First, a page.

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Alissa Owsley

When I was in college, one of my professors asked me what I wanted to do after graduation. I said, “I want to get paid to teach...without being a teacher. Is that possible?” Soon thereafter, with a degree in Speech Communications from Missouri Southern State University, I launched a career in corporate learning. And I haven’t looked back! I love watching personal development collide with real-time business results. And I love that in today’s crazy, fast-paced business world, where new ideas happen at the speed of light, corporate learning is helping drive company strategy. With over 13 years in the industry, I have honed specialties in the areas of adult learning, change management, learning program development, and instructional design. With these skills, I hope to change Leggett & Platt one “ah-ha” moment at a time.

Communication Tip #5: Change Your Perspective

ChangeYourPerspectiveI saved the best for last. If you’ve been reading this Effective Communication series, and for whatever reason you only have room in your brain for one of the five tips, this is the one to keep: change your perspective. This sets great communicators apart from good communicators. The very best leaders and managers display this trait.

Poor communicators use themselves as their standard for speaking. When they talk, they say what they want to say as if they were their own audience. They wrap the message around their own perspective, and their true audience is forced to decode and interpret a difficult message that often ends up distorted.  This video really hits the nail on the head when it comes to this idea:

Great communicators cater their message to the audience. That perspective shift ensures the message will be received how the sender intended. It sounds simple enough, but it takes some work. Continue reading

Communication Tip #4: Know Your Non-Verbals!

Your boss calls you in for a one-on-one meeting. You walk in to her office and sit down, noting her clenched jaw and furrowed brow. You’re immediately worried. This can’t be good. She reaches into her briefcase and pulls out the project analysis you submitted yesterday. As she sets the file on the table, she lets out a long sigh without making eye contaact. You suddenly know exactly what this meeting is about, you know exactly how your boss feels about it, and you have a strong suspicion that you’ll be spending some time redoing the project. All in a few seconds, without a single word being spoken.

Non-verbals slide 7

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Communication Tip #3: Get to the Point Already!

 This is the third tip in on ongoing series on becoming an effective communicator – read the others.


ABullseye360x220ttention spans get shorter and shorter. We receive news reports from 140-character tweets and 30-second YouTube videos. Anything longer has become so hard to get through! If you want your message to be heard and understood, you have to make it brief and get to the point.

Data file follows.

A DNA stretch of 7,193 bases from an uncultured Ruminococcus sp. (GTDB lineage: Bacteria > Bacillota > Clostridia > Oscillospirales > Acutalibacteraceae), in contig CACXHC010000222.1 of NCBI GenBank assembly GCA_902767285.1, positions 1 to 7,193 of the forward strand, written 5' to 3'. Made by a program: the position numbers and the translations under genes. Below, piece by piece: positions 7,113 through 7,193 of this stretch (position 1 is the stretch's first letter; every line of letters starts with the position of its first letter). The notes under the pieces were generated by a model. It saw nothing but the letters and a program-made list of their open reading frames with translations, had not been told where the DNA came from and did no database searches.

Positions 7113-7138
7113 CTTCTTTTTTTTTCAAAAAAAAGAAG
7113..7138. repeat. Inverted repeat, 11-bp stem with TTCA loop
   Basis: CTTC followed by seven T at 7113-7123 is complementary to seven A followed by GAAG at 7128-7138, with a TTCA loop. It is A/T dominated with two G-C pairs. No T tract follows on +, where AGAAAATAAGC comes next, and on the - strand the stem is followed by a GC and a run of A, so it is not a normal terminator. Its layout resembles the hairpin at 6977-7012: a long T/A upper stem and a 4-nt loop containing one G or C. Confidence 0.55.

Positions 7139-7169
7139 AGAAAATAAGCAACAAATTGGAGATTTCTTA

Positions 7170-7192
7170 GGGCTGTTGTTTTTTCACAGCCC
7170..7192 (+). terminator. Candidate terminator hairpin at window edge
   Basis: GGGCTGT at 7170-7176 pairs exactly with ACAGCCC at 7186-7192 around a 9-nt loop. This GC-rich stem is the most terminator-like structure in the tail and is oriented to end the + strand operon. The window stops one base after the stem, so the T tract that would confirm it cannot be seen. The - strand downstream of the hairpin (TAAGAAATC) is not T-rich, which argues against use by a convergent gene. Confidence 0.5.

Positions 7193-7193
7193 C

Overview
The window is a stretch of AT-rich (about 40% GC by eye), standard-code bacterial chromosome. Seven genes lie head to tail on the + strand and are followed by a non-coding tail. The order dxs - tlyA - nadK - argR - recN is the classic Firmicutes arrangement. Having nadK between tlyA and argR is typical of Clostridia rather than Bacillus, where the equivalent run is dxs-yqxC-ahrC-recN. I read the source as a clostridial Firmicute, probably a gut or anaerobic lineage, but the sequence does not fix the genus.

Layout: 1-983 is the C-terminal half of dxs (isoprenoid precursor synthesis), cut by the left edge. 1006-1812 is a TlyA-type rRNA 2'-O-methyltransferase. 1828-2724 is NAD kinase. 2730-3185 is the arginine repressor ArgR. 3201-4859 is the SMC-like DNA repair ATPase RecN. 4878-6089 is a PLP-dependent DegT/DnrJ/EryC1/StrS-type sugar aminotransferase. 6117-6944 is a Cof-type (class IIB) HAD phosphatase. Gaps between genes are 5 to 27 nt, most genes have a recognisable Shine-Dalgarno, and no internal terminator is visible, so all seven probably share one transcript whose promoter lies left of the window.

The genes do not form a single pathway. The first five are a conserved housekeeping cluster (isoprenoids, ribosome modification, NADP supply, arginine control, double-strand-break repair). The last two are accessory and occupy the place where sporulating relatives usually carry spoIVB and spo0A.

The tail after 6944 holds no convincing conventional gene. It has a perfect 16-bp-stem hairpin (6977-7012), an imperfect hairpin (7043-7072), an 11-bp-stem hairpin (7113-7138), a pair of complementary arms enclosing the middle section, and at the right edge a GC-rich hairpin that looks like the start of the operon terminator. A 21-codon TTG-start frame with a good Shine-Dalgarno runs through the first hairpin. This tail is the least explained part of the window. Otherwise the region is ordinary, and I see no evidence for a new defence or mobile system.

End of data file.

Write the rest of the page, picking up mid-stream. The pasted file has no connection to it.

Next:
One way to do this: avoid circumlocution. I realize I just used a big fancy word, so let me clarify: Circumlocution is using a lot of words when a few will do. It’s when you plan a route from Los Angeles to San Francisco by way of Atlanta, Georgia. It’s when you take a long, winding scenic route to get where you need to be – when a quick, straight road could have been used in a fraction of the time. Uncle Si from Duck Dynasty is a circumlocution expert; he’s famous for never getting to the point:

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Communication Tip #2: Quiet Your Inner Monkey

Quiet Your Inner MonkeyResearch estimates that we begin formulating a response to a message when we have heard less than 15% of what someone else has to say. Think about that: A whopping 85% of communication is spoken while we’re distracted by our own inner voice.

This inner distraction is a serious communication roadblock, so I felt compelled to give it an appropriately serious name: I call it the Chattering Monkey Syndrome.

The solution is simple: Quiet your inner monkey!

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Effective Communicator Tip #1: Avoid B.S.

Avoid BS Heading Image - SmallCorporate best practice entails leveraging the synergy of elastic communication in human capital to maximize ROI efficiency gains at the corporation in terms of the holistic enterprise.

If the previous sentence took five minutes to slog through and made you want to smash your computer screen with a hammer, it’s because it was chock-full of B.S. – or what many refer to as “business speak.”  And business speak is toxic to effective communication.

Departments often use unique processes and systems, and those unique processes naturally tend to develop their own slang terms – be it words, metaphors, or acronyms – that people repeat over and over. And eventually, people start using those words casually in everyday conversation. But while the terms make perfect sense to a select few, many people don’t understand them!

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How to Become an Effective Communicator: The Communication Loop


Think about what you did at work yesterday; make a mental catalog of the work-related activities that occupied your time in the last 24 hours. Be specific. Did you get sucked into the world’s longest email chain? Did you have a hit-and-run hallway conversation with your boss? Did you sit through yet another mind-numbing meeting? Or maybe you finally got around to accepting all the LinkedIn invitations that have been clogging up your inbox? Regardless of the task, I imagine they each have something fundamentally in common: communication.  Continue reading